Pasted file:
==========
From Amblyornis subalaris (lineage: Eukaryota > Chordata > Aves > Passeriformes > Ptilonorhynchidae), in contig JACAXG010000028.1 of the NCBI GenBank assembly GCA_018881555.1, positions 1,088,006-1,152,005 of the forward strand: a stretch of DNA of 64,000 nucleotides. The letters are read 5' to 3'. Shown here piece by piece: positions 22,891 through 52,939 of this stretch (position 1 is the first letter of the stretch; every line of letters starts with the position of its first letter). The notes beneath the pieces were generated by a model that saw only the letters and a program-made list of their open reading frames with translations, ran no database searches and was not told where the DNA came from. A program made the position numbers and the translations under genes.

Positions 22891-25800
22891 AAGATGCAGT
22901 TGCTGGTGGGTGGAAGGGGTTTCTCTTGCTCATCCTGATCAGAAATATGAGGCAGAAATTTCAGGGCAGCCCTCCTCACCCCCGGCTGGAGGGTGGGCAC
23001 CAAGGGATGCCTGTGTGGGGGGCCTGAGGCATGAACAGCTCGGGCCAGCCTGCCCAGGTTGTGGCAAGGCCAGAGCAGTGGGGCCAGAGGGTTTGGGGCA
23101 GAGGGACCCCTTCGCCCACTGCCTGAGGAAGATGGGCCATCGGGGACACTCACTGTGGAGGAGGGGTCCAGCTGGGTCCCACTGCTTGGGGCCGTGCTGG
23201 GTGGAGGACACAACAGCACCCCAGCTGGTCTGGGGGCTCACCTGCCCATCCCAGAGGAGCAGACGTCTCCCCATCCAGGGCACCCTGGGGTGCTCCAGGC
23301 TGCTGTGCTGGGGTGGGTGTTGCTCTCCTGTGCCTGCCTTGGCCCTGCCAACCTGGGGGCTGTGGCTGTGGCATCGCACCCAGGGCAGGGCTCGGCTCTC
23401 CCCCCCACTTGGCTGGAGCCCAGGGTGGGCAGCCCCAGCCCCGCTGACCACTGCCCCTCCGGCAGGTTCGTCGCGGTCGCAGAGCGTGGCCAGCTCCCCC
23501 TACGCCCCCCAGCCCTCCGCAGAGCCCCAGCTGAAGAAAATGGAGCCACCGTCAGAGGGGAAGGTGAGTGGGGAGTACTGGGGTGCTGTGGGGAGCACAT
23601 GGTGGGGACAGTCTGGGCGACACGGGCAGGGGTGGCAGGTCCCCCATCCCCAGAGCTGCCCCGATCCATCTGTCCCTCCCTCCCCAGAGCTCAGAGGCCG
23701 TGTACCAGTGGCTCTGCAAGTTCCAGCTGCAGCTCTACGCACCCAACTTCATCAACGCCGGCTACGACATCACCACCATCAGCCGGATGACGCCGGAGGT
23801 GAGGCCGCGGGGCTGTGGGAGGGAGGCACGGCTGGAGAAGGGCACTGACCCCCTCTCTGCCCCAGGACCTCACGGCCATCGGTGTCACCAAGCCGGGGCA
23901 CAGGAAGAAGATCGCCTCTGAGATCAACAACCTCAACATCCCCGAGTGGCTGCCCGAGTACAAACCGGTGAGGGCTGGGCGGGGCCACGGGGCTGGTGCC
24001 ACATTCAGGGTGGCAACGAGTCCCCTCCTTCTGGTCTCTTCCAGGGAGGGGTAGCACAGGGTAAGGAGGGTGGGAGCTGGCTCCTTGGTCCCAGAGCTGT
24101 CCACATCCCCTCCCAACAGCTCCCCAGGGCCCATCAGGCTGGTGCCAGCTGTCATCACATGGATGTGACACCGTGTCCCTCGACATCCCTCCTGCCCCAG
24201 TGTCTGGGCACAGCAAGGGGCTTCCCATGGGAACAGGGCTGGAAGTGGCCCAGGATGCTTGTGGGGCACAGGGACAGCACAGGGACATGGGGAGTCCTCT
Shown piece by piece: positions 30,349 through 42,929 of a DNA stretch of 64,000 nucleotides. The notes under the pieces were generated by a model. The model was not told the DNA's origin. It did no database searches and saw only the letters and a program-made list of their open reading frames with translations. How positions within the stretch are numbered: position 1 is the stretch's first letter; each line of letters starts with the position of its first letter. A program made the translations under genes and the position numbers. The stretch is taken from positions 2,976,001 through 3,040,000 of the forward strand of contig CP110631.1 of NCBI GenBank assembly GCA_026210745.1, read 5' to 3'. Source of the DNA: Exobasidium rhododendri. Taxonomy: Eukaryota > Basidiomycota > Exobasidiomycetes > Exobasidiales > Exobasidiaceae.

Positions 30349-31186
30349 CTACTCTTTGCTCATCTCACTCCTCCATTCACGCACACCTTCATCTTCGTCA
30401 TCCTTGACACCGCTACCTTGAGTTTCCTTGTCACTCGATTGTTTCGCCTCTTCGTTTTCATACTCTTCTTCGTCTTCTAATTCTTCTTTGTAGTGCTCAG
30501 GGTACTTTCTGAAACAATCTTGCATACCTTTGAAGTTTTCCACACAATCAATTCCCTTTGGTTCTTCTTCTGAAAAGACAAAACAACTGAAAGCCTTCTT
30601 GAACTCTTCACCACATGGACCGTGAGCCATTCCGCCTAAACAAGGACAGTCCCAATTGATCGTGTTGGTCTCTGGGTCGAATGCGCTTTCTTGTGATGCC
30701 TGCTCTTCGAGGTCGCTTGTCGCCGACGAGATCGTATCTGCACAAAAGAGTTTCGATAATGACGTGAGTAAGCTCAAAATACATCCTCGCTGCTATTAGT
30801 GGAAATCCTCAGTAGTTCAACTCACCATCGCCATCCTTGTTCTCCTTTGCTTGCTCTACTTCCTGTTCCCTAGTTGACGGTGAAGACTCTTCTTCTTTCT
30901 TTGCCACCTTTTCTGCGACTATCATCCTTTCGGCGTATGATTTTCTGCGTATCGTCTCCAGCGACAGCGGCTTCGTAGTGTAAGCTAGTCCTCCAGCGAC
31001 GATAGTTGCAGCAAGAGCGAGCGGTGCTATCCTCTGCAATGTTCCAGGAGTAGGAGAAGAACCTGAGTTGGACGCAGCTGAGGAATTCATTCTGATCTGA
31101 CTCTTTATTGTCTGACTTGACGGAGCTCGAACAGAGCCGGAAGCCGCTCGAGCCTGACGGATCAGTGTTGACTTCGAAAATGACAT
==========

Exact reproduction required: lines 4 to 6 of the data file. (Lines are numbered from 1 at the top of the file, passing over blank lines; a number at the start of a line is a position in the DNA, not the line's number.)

22901 TGCTGGTGGGTGGAAGGGGTTTCTCTTGCTCATCCTGATCAGAAATATGAGGCAGAAATTTCAGGGCAGCCCTCCTCACCCCCGGCTGGAGGGTGGGCAC
23001 CAAGGGATGCCTGTGTGGGGGGCCTGAGGCATGAACAGCTCGGGCCAGCCTGCCCAGGTTGTGGCAAGGCCAGAGCAGTGGGGCCAGAGGGTTTGGGGCA
23101 GAGGGACCCCTTCGCCCACTGCCTGAGGAAGATGGGCCATCGGGGACACTCACTGTGGAGGAGGGGTCCAGCTGGGTCCCACTGCTTGGGGCCGTGCTGG